4. Easy questions at the start of an assessment can build confidence and reduce test anxiety. See my blog post Ten tips on reducing test anxiety for online test-takers for other ways to deal with test anxiety.
  5. If the purpose of your assessment is to measure someone’s ability to process information quickly and accurately at speed, then including many low difficulty questions that need to be answered in a short time might be appropriate.

If you want to learn more about Item Analysis, search this blog for other articles. You might also find the Questionmark user conference useful, since as well as my session on Item Analysis, there are also many other useful sessions including setting the cut-score in a fair, defensible way and identifying knowledge gaps. The conference also gives opportunity to learn and network with other assessment practitioners – I look forward to seeing some of you there.

Should I include really easy or really hard questions on my assessments?


Posted by Greg Pope

I thought it might be fun to discuss something that many people have asked me about over the years: “Should I include really easy or really hard questions on my assessments?” It is difficult to provide a simple “Yes” or “No” answer because, as with so many things in testing, it depends! However, I can provide some food for thought that may help you when building your assessments.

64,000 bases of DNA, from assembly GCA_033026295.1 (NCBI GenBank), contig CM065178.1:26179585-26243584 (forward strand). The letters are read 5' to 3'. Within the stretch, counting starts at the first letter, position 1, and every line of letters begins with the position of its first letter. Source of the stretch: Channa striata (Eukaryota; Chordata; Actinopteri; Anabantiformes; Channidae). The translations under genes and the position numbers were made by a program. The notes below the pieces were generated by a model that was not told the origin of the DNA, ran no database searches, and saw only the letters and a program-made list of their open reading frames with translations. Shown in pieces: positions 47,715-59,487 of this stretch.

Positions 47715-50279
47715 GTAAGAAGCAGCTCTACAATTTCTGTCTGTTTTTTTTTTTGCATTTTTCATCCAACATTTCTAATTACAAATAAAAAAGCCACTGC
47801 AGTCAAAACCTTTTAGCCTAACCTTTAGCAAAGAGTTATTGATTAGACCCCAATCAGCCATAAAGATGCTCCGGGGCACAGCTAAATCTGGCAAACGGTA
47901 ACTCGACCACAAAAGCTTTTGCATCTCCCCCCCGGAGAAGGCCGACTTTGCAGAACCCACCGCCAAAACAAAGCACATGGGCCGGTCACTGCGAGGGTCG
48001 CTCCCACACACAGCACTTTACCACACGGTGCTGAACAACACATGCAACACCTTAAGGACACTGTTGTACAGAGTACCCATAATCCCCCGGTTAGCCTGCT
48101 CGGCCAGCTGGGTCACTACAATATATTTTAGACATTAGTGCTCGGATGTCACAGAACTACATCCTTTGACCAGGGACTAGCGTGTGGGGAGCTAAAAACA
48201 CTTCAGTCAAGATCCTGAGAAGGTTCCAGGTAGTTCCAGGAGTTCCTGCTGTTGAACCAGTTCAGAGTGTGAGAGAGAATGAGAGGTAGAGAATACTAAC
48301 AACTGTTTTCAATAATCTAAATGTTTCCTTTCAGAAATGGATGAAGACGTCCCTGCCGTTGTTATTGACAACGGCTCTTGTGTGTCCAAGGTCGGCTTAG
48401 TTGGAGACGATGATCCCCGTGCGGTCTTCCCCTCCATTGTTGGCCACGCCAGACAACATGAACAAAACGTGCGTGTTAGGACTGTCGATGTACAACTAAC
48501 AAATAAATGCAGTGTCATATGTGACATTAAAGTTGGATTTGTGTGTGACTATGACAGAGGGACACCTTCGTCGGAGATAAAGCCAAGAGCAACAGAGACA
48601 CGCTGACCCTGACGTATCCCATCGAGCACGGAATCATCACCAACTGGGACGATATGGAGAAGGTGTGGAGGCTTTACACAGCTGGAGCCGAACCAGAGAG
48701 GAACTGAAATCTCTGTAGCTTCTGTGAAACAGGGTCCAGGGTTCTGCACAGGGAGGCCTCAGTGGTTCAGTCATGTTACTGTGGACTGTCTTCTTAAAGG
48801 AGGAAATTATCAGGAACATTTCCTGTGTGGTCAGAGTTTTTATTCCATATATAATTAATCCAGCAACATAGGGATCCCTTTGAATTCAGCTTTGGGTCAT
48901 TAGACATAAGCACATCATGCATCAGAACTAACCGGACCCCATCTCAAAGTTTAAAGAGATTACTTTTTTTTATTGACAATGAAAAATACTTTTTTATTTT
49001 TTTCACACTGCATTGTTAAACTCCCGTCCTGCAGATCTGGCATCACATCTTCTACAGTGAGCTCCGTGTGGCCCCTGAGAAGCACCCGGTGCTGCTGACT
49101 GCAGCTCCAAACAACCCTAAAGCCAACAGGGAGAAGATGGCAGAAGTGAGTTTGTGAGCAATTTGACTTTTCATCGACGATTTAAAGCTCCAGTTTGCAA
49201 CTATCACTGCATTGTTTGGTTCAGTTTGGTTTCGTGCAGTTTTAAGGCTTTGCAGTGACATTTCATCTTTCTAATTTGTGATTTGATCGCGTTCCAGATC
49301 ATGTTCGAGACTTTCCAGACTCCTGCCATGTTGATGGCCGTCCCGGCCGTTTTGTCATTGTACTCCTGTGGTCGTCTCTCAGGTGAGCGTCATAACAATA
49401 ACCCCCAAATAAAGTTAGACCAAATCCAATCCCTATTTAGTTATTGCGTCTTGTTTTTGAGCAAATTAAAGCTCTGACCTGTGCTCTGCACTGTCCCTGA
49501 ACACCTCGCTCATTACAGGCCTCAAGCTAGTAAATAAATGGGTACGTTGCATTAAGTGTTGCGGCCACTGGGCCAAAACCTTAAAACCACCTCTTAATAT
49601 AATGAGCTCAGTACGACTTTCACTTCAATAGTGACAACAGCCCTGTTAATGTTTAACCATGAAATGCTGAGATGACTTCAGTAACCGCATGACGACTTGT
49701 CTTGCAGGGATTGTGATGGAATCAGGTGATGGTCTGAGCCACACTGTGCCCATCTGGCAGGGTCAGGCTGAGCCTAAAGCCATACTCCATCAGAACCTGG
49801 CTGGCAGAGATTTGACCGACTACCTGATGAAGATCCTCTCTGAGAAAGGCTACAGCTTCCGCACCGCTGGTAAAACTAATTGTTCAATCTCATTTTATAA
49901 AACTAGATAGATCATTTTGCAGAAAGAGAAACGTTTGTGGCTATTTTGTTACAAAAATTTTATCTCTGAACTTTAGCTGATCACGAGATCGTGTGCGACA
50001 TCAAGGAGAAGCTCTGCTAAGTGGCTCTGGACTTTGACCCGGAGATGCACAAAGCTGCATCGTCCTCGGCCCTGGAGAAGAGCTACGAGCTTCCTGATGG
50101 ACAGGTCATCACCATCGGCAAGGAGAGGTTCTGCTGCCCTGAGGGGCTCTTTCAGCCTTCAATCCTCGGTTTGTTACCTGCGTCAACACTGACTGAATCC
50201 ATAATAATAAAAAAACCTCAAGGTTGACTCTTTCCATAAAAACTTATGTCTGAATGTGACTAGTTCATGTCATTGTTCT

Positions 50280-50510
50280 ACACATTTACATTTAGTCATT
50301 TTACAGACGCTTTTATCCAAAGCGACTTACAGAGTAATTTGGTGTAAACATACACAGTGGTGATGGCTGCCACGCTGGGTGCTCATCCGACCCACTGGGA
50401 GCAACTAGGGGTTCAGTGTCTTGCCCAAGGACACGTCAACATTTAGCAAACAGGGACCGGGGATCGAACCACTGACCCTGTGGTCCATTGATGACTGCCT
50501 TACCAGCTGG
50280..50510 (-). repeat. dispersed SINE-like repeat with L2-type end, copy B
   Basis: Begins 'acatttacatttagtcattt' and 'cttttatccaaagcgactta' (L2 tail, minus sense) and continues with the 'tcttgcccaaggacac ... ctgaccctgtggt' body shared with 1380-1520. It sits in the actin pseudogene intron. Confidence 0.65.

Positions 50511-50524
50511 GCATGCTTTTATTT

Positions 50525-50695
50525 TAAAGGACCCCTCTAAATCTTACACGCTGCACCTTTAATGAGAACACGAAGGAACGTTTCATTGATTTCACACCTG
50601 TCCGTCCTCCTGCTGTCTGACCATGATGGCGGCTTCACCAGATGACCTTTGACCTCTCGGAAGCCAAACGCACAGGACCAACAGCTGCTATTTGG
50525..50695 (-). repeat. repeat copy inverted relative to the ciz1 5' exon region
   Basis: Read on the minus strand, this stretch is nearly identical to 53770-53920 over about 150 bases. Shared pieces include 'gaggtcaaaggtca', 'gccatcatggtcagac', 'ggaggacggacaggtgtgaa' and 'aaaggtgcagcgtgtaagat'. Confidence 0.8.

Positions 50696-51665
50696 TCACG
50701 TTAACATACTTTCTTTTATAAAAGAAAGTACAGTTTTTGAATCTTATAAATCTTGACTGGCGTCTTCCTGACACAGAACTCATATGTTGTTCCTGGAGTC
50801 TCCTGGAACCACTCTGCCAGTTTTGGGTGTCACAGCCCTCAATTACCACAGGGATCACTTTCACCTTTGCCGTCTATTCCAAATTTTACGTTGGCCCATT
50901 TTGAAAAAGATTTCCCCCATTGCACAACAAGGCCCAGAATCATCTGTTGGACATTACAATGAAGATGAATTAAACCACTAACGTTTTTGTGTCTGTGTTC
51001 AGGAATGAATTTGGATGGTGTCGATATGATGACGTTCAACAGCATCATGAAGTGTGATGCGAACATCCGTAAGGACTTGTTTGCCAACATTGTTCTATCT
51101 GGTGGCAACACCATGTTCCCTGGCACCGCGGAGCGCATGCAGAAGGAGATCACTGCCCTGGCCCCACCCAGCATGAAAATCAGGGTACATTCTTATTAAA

We can define easy questions as those with high p-values (item difficulty statistics) such as 0.9 to 1.0 (90-100% of participants answer the question correctly). We can define hard questions as those with low p-values such as 0.15 to 0 (15-0% answer the question correctly). These ranges are fairly arbitrary: some organizations in some contexts may consider greater than 0.8 easy and less than 0.25 difficult.

When considering how easy or difficult questions should be, start by asking, “What is the purpose of the assessment program and the assessments being developed?” If the purpose of an assessment is to provide a knowledge check and facilitate learning during a course, then maybe a short formative quiz would be appropriate. In this case, one can be fairly flexible in selecting questions to include on the quiz. Having some easier and harder questions is probably just fine. If the purpose of an assessment is to measure a participant’s ability to process information quickly and accurately under duress, then a speed test would likely be appropriate. In that case, a large number of low-difficulty questions should be included on the assessment.